In the Budget 2021, the Finance Minister proposed to raise the customs duty on solar inverters from 5% to 20% to encourage domestic production. The government believes that by hiking the duties and increasing the cost of imports, manufacturers will be incentivized to ‘Make in India.’ But this, along with a high testing fee, is likely to increase the prices of the products.
Need for More Clarity
MNRE has been trying to simplify and clear the air about implementing the certification process. But things seem to be moving very slowly, and there is a sense of skepticism among the manufacturers.
Speaking on the need for greater clarity on the part of MNRE regarding the certification process, Honey Raza, Head-Sales India at Solis, said, “MNRE has sorted and streamlined the certification process. After the extension, there is a need for some clarity about the stock remaining as unsold inventory with the distributors or with the custom-bonded warehouses; even though they are the approved models, they don’t have the BIS mark. There are models which are under 150 kW rating but with a 1500V DC solution. The customs department often gets confused with such ratings and asks for an explanation about BIS coverage. This results in loss of time and in few cases demurrages get levied.”
Raza added that the current extension might be sufficient as nearly 70% of the brands have completed their tasks. Now labs will be readily available for the remaining few, but things have to move fast.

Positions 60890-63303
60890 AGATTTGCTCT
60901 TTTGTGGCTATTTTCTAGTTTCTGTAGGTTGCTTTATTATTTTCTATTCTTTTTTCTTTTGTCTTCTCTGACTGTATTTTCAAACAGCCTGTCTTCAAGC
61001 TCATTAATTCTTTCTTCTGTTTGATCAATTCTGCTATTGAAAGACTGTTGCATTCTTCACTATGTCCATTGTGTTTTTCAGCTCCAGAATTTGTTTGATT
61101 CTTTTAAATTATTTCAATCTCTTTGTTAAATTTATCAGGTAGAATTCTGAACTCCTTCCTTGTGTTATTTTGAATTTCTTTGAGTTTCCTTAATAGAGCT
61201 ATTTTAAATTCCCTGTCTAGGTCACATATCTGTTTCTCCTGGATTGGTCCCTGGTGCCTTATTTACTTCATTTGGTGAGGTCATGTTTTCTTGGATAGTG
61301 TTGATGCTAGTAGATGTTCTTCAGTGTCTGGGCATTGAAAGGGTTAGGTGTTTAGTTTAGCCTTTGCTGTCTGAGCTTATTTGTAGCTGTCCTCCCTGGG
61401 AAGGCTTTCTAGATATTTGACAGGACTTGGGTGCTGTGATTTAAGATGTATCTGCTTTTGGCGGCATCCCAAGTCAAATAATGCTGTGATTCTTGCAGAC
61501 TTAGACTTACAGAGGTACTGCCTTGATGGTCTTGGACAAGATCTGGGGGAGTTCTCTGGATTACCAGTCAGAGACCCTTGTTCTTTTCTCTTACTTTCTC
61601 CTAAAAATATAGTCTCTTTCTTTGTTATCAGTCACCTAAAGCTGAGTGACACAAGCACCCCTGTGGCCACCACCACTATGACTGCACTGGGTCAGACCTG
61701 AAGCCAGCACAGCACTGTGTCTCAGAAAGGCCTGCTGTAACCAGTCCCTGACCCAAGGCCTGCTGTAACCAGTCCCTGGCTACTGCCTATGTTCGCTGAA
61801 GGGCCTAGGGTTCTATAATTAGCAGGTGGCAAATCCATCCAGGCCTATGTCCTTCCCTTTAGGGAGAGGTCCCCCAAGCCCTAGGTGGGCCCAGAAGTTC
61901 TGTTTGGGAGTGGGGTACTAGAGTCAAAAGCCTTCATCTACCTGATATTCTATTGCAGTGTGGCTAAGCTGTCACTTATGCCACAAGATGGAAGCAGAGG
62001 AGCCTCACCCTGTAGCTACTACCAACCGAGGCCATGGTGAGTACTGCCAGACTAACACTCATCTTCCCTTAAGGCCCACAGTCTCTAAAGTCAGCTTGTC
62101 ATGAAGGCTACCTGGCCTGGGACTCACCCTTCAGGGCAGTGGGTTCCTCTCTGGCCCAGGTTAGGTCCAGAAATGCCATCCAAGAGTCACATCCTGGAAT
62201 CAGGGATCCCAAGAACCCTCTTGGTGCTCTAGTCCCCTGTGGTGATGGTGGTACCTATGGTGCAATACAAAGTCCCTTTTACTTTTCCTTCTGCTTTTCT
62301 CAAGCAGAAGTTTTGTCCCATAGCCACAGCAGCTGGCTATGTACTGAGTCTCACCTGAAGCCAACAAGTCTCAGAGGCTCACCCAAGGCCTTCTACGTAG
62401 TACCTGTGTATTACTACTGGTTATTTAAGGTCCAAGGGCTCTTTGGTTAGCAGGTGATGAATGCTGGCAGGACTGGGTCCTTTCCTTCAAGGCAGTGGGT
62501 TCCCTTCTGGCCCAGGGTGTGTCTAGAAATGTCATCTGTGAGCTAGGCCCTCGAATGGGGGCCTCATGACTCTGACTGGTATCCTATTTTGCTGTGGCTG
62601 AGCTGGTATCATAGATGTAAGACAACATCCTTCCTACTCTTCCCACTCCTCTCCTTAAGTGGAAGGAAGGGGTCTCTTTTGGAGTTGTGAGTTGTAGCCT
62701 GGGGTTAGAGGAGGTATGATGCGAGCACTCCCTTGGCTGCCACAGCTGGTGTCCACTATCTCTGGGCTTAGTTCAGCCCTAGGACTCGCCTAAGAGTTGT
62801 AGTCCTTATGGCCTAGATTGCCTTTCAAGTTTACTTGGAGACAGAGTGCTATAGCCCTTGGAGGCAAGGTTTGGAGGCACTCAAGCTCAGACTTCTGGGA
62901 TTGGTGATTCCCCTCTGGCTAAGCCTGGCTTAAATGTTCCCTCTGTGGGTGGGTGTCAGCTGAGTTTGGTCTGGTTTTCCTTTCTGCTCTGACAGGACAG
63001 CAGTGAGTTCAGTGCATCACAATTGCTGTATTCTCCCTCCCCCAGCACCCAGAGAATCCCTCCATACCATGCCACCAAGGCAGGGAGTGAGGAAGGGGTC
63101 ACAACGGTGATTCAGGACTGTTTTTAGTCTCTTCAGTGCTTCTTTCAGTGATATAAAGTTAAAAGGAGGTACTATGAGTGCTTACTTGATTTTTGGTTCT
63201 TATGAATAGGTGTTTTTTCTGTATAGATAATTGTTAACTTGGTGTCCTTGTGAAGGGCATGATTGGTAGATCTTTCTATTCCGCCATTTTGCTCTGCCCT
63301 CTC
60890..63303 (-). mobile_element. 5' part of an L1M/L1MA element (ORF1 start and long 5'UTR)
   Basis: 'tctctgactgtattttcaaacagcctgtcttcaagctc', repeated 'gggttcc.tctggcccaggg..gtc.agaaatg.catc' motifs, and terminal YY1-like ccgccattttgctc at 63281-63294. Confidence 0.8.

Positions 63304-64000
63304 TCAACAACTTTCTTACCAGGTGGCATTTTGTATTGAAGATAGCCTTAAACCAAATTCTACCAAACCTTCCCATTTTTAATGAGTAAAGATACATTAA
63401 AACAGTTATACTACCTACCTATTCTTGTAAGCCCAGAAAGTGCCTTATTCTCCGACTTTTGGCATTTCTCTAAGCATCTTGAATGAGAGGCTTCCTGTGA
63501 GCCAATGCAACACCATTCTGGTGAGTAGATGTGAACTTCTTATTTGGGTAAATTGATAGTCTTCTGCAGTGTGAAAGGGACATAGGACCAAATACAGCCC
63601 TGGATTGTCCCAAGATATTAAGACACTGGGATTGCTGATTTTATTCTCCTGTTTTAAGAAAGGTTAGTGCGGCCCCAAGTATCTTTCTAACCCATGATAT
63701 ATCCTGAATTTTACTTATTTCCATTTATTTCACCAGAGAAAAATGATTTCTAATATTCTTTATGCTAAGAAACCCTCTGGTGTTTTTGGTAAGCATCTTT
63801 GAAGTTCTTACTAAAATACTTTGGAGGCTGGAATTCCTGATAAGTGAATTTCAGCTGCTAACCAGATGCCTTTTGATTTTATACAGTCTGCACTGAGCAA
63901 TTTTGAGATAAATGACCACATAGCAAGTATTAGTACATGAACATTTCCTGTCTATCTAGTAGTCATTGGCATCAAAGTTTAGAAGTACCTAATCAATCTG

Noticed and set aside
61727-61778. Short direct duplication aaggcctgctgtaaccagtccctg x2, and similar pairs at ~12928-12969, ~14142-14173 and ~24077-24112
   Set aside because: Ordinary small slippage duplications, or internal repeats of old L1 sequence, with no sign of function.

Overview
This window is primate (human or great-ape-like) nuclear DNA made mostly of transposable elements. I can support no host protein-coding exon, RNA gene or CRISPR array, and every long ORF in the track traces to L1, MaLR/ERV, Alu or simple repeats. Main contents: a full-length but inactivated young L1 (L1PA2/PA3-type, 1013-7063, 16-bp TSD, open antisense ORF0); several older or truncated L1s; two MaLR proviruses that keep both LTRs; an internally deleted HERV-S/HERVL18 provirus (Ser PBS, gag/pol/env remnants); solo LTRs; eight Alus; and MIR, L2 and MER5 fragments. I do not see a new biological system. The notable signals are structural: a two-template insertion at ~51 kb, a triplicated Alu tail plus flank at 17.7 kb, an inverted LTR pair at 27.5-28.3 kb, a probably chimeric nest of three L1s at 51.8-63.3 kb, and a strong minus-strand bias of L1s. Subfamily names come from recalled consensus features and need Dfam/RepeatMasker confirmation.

“As of now, 8-10 labs are in place. The testing facility for 100 kW and above is still available with only two labs, which needs to be increased. Another issue is about the validity of the BIS certificates for particular models. The current validity is for two years from the date of issue. Manufacturers who have completed the certification in January 2020 will have validity until January 2022. At the same time, the manufacturers who will go for certification by June 2021 (before the current extension) will be able to get the validity until June 2023. This way, the manufacturers going for the certification now get two benefits: they have already taken advantage of the extension period and have longer validity dates. We are hopeful the Ministry will come out with something that will be beneficial for those who were early adopters of the policy,” opined Raza.
More tariff barriers, a slew of measures to encourage the domestic manufacturing sector, and testing riders are some of the government’s steps to cut down on exports from China. Though the BIS certification for inverters, solar modules, and Approved List of Models and Manufacturers (ALMM) were announced years ago, manufacturers are still in limbo and unsure of the next steps.
Rakesh Ranjan is a staff reporter at Mercom India. Prior to joining Mercom, he worked in many roles as a business correspondent, assistant editor, senior content writer, and sub-editor with bcfocus.com, CIOReview/Silicon India, Verbinden Communication, and Bangalore Bias. Rakesh holds a Bachelor’s degree in English from Indira Gandhi National Open University (IGNOU). More articles from Rakesh Ranjan.